742 F.2d 257 (6th Cir. 1984), 83-1446, Smith v. United States Postal Service
|Citation:||742 F.2d 257|
|Party Name:||William Morrison SMITH, Plaintiff-Appellant, v. UNITED STATES POSTAL SERVICE, Defendant-Appellee.|
|Case Date:||September 10, 1984|
|Court:||United States Courts of Appeals, Court of Appeals for the Sixth Circuit|
July 10, 1984.
Kathleen L. Bogas, Susan Fellman (argued), Detroit, Mich., for plaintiff-appellant.
Leonard R. Gilman, U.S. Atty., Ellen Christensen, Ellen Ritteman (argued), Asst. U.S. Attys., Detroit, Mich., for defendant-appellee.
Before MERRITT, JONES and WELLFORD, Circuit Judges.
MERRITT, Circuit Judge.
This appeal raises a question of first impression in handicap discrimination cases; namely, whether a plaintiff alleging a cause of action for employment discrimination against the Postal Service under the Rehabilitation Act of 1973, 29 U.S.C. Secs. 701-796i (1982), must exhaust administrative remedies before proceeding to federal court. We conclude that exhaustion is required.
Plaintiff Smith, who suffers from cerebral palsy, was employed by the United States Postal Service from 1964 until he retired in 1979 on disability. At that time, plaintiff indicated that he was retiring because his condition had worsened.
Two and one-half years later, plaintiff brought a lawsuit against the Postal Service for wrongfully terminating him on the basis of his handicap. It is undisputed that plaintiff did not present this claim of handicap discrimination to the Postal Service or its Equal Employment Opportunity Division at any time during or following his employment there. Plaintiff's initial cause of action was brought in a Michigan state court under the Michigan Handicapper's Civil Rights Act, MICH.COMP.LAWS ANN. Secs. 37.1101-.1607 (West Supp.1984). The case was subsequently recast as an action under sections 501 and 504 of the Rehabilitation Act of 1973, 29 U.S.C. Secs. 791 & 794 (1982), and transferred to federal court in Michigan.
The Postal Service moved for dismissal on grounds that plaintiff had failed to exhaust administrative remedies as required by sections 501 and 505(a)(1) of the Rehabilitation Act. In response, plaintiff maintained that exhaustion is not required of suits brought under section 504 and 505(a)(2) of the Act. After a hearing, the District Court ruled that the exhaustion requirement applies to both section 501 and section 504, and entered an order of dismissal without prejudice. Plaintiff appeals from this determination.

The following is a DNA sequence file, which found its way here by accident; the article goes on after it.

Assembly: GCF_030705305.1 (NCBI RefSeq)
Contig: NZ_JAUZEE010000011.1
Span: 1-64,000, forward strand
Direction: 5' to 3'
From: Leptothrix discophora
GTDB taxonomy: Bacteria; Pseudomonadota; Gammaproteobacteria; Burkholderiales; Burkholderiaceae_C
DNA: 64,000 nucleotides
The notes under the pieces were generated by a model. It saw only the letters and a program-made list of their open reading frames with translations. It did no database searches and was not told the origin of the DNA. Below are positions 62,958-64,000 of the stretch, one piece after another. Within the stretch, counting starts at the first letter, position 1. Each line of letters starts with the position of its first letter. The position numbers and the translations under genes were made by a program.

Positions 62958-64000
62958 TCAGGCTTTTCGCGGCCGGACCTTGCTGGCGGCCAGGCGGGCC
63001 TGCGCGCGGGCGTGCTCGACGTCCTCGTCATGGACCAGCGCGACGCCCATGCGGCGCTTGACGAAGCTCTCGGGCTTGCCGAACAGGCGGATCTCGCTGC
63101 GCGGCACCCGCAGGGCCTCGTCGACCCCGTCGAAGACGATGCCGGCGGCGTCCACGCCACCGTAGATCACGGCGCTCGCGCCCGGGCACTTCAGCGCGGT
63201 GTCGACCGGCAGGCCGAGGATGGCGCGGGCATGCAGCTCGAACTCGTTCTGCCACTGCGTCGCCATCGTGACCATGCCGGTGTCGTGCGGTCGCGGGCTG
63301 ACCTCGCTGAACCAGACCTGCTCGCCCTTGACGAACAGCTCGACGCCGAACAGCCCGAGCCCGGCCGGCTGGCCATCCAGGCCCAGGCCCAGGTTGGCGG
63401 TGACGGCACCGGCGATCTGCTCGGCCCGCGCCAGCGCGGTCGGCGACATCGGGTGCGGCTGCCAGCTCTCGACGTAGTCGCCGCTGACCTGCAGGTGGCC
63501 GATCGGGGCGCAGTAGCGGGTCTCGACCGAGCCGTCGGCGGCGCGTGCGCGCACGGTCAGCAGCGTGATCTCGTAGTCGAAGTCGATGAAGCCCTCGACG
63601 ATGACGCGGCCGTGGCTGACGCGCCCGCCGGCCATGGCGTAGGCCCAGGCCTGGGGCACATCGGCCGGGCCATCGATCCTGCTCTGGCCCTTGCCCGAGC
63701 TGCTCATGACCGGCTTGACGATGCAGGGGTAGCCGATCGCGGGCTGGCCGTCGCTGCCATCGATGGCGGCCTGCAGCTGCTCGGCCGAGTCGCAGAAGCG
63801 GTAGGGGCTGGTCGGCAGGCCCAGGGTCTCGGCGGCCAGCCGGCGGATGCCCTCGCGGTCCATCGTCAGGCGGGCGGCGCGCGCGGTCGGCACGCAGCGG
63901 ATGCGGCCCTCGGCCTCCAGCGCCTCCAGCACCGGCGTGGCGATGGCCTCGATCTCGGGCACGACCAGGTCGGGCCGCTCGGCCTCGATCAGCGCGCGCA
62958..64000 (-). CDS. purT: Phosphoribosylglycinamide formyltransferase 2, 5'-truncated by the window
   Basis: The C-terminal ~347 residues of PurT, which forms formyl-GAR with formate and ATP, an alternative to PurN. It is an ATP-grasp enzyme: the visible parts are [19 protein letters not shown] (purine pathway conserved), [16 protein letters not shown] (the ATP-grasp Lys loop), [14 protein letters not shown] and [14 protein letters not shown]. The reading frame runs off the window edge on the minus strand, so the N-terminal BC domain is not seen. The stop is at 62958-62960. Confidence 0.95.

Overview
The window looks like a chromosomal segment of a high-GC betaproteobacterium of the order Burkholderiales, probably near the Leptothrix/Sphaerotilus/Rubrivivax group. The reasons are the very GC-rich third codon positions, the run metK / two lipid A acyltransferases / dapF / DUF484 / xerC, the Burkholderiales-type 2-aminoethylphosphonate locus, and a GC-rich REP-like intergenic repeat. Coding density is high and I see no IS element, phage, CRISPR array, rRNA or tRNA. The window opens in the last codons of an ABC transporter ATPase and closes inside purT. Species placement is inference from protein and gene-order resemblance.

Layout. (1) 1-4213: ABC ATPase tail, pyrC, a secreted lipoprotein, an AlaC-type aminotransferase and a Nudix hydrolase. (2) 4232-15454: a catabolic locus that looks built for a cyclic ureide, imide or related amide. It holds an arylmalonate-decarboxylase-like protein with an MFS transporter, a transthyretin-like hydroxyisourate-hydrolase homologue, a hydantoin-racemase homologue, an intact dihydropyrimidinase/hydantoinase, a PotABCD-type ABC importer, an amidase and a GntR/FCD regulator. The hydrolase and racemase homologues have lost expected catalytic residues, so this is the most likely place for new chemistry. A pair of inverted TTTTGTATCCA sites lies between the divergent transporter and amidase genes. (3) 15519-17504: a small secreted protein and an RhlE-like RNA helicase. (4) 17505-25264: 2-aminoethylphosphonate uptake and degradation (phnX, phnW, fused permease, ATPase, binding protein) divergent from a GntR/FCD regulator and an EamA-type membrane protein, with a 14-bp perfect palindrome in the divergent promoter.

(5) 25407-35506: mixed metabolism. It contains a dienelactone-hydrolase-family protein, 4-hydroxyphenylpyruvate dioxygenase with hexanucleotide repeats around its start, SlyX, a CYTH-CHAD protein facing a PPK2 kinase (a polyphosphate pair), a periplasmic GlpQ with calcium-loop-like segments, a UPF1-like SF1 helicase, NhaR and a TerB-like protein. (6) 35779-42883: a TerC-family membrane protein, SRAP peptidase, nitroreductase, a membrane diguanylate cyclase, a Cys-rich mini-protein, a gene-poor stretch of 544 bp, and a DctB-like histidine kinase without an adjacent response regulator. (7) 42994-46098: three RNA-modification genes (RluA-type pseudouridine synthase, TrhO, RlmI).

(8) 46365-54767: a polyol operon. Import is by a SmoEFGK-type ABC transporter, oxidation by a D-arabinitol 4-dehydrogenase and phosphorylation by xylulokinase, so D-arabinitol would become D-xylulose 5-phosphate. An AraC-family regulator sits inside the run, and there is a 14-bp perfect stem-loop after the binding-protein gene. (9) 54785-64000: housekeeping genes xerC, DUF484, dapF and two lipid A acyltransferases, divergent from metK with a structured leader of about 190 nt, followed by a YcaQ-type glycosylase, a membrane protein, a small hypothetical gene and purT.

A. Statutory Framework
The Rehabilitation Act of 1973, 29 U.S.C. Secs. 701-796i (1982), is a program designed to assist and protect the rights of the handicapped. Through it, Congress wanted to "develop and implement, through research, training, services, and the guarantee of equal opportunity, comprehensive and coordinated programs of vocational rehabilitation and independent living" for disabled persons. See id. Sec. 701 (statement of purpose).
Title V of the Act prohibits federal agencies, federal contractors, and recipients of
federal funds from discriminating against the handicapped. Specifically, section 501(b), 29 U.S.C. Sec. 791(b), requires all executive branch agencies and departments, including the Postal Service, to submit affirmative action plans for the hiring and advancement of handicapped persons. Section 503, 29 U.S.C. Sec. 793, stipulates that all federal contracts contain a provision requiring the contractor to "take affirmative action to employ and advance in employment qualified handicapped individuals." Finally, section 504 of the Act, found at 29 U.S.C. Sec. 794, declares Congress' intention that
[n]o otherwise qualified handicapped individual ... shall, solely by reason of his handicap, be excluded from the participation in, be denied the benefits of, or be subjected to discrimination under any program or activity receiving Federal financial assistance or under any program or activity conducted by any Executive agency or by the United States Postal Service.
The 1973 Act did not create an express private right of action on the part of handicapped employees against federal government employers. At that time, the language of section 501 merely required that federal agencies submit affirmative action plans. See Prewitt v. United States Postal Service, 662 F.2d 292, 302 & n. 12 (5th Cir.1981) (discussing private right of...
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